As a nation we are using less water, even as our population grows, says a USGS report. This is definitely good news. We are using less water than in 1970.
Water use in the United States in 2010 was estimated to be about 355 billion gallons per day, which was 13 percent less than in 2005. The 2010 estimates put total withdrawals at the lowest level since before 1970.
Thermoelectric power and irrigation remained the two largest uses of water in 2010, and total withdrawals for both were notably less than in 2005. Withdrawals in 2010 for thermoelectric power were 20 percent less and withdrawals for irrigation were 9 percent less than in 2005.
Thermoelectric power is water used to generate electricity from steam turbines, and includes nuclear, coal, natural gas, and concentrated solar power plants. It is the largest single use of water, if a bit deceptive, as the water is often pumped back into rivers where it can be used for other purposes. Agriculture is the second-biggest use of water and again, some of that water seeps back into the the ground and aquifers.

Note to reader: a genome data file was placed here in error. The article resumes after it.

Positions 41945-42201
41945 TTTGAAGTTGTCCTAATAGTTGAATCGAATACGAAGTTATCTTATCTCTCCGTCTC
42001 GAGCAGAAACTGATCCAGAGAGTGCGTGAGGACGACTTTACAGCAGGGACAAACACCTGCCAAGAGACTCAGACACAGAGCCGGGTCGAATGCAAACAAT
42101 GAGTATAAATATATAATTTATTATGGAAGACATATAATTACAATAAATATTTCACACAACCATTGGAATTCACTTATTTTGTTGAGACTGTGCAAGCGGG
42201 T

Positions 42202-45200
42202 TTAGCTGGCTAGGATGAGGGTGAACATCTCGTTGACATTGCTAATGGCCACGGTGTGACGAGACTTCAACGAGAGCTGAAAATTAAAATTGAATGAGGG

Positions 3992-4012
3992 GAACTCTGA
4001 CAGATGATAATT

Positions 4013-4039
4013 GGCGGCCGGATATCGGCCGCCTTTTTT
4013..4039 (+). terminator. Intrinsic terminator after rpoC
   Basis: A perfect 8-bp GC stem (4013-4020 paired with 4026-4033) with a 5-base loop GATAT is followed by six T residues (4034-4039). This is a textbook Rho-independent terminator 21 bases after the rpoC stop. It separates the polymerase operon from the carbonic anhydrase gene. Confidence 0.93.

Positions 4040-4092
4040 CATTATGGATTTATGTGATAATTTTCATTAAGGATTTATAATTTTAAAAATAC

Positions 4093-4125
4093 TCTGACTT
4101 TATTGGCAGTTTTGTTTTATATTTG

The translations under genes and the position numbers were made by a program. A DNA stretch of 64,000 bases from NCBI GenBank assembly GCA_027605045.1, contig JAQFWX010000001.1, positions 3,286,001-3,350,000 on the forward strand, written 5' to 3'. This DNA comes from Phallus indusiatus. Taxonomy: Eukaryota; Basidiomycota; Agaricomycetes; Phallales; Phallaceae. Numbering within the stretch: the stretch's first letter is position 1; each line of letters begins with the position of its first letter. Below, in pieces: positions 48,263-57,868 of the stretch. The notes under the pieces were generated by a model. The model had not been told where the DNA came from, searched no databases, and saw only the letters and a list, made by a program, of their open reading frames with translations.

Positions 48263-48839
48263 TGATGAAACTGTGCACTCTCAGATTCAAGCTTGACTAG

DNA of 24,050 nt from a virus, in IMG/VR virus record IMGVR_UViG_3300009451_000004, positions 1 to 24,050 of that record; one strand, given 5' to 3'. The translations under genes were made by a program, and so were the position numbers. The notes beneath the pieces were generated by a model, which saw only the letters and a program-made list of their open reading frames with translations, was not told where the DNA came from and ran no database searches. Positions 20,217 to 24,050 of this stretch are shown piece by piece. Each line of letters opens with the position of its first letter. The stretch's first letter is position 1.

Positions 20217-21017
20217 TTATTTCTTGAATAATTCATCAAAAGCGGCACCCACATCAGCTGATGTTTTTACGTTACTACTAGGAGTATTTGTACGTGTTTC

There are lots of caveats. This analysis uses “withdrawals” rather than “consumptive use”. So if a power plant sucks up river water for cooling, that counts as “use” even if most of it is returned to the river. Farmers withdraw a lot, and return some via groundwater seepage and drains. The withdrawal-consumption distinction is really important for water policy, as I tried to explain here.
This big drop also spans the Economic Shitstorm of 2008. Part of the drop could be related to that.
I think a lot of work needs to be done by people smarter than I to sort out the implications of the above two caveats. But those notwithstanding, I think the new data supports the hypothesis (“slogan”?) I’ve been pushing recently: When one has less water, one uses less water. We’re pretty adaptable, we humans.